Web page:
Triumphant masquerade

Dignity Players shift tone, make magic with gender-switching farce

Review

Arundel Live

September 29, 2006|By MARY JOHNSON | MARY JOHNSON,Special to The Sun

With the musical Triumph of Love, Dignity Players founder and artistic director Mickey Handwerger offers much lighter entertainment than the group's usual socially conscious fare.

Dignity Players arrived on the scene a little more than a year ago with The Exonerated, a drama about six death-row inmates whose names were cleared, followed by The Laramie Project on the killing of gay college student Matthew Shepard.

After presenting four dramatic pieces, Handwerger said, he decided to "lighten the mood with Triumph of Love and give everyone permission to laugh."

Adapted by James Magruder from Comedie Francais playwright Pierre de Marivaux's 1732 work, this 1997 musical is a farce about deception. The show encourages us to compare our world to an ancient Greek society without compassion, faith and trust as young men are sent off to kill the enemy.

Despite having met him just once, Spartan Princess Leonide sets out to find the object of her affection, the dethroned prince of Sparta named Agis, who has been raised by his spinster aunt Hesione and philosopher uncle Hermocrates to respect only reason and avoid passions.

Leonide arrives at the prince's estate with her servant, Corine, and through clever deceptions and by assuming gender disguises manages to awaken Agis' passions and stir the dormant fires in his aunt and uncle.

Corine similarly stirs up excitement with gardener Dimas and Harlequin.

The cast of seven singer/actors does justice to Jeffrey Stock's music and Susan Birkenhead's clever lyrics, reminiscent of Sondheim. Beneath their layers of frothy wit and multiple double-entendres are substantive premises.

Eric Lund's spare set boasts regally gold draperies and other delights. In Act I, colorless giant water lily pads become colorful paper parasols in Act II. The set's fairy tale quality works well in the limited stage space. Jean Beall's costumes are most attractive except in one instance when Dan Herrel as Hermocrates seems to be masquerading as Mozart. Music director Mark Hildebrand brought substance to the score.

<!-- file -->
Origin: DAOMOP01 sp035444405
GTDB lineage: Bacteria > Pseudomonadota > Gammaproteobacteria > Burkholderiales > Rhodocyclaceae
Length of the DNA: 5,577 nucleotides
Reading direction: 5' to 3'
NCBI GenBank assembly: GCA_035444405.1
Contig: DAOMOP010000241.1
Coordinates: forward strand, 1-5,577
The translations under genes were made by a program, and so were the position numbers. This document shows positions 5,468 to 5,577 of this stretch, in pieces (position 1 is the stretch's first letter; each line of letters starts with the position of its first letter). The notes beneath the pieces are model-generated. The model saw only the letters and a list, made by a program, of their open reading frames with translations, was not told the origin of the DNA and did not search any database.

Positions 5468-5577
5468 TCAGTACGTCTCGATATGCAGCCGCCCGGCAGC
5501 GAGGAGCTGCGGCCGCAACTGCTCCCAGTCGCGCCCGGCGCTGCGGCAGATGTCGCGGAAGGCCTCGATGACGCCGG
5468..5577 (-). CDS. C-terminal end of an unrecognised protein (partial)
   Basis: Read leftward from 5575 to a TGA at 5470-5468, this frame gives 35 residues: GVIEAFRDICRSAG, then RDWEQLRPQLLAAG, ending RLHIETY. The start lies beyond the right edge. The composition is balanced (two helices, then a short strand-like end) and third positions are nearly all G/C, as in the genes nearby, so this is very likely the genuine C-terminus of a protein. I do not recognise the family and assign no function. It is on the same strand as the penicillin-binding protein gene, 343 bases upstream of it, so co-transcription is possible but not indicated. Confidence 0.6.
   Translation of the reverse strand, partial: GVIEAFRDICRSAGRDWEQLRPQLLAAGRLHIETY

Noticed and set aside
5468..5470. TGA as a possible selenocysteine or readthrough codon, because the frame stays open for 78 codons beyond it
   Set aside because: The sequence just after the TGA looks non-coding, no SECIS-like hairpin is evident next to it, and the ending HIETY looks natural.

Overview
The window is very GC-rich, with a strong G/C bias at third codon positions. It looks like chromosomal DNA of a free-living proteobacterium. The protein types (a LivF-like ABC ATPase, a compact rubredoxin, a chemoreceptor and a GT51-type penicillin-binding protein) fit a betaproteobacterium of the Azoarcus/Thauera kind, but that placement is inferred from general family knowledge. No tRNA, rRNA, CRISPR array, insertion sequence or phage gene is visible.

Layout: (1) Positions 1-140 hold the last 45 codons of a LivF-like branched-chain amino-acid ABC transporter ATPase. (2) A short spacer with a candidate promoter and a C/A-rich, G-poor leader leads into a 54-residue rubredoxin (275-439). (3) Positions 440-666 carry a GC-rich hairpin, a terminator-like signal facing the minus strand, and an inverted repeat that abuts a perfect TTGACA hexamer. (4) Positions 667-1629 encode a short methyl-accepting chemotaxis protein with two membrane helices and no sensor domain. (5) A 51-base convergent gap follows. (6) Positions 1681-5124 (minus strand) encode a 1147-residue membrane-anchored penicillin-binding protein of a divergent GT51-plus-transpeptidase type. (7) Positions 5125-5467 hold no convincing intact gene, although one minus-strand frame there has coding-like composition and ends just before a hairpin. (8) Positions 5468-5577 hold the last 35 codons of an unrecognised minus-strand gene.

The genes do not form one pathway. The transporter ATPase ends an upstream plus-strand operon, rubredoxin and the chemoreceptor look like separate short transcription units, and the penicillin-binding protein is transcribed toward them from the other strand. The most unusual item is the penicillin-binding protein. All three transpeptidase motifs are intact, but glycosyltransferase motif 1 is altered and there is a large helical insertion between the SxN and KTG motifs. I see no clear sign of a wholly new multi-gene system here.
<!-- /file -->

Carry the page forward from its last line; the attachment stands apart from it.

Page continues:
Sheri Kuznicki is magical as Princess Leonide, funny and touching as she communicates her character's emotional confusion. She lowers her voice to a convincing masculine level when she switches gender and projects a luminosity in her scenes with Agis.

Having admired Kuznicki in roles stretching from Evita to A Chorus Line's Cassie, I don't recall her in any role that seemed so perfectly tailored to her talents. She also brings heartfelt feeling and fine vocal ability to each musical number.

As Prince Agis, Jud Wegner is as handsomely tall as any prince need be, and he possesses one of the best baritone voices in our area. He has great chemistry with Kuznicki, as they proved last month in Annapolis Summer Garden Theatre's Cabaret, where he was Cliff to her Sally.

From the opening number, "This Day of Days," Margaret Allman's Hesione commands our full attention. Allman follows this strong start with a movingly sensitive "Serenity" to end the first act.

As Corine, Wendy Baird is sharp, funny and sexy, showing strong ensemble skills with Dean Davis's Harlequin and Mark Farinas' Dimas. Davis and Farina provide high comedy in "Henchmen are Forgotten" and skillfully handle some tricky dialogue. It moves from stilted 17th-century to current vernacular in a fun stream of I-must-avenge to put-up-your-dukes surprises.

Dan Herrel impresses as repressed philosophizing uncle Hermocrates, whose vulnerability is touching as he discovers his growing attraction to Leonide.

My introduction to Dignity Players at the Unitarian Universalist Church on Dubois Road, off Bestgate Road in Annapolis, inspires me to plan another visit for their November production of Ariel Dorfman's Death and the Maiden.

Triumph of Love continues through Sunday at 7:30 p.m. Tickets can be purchased at the door. Information: 410-266-8044.

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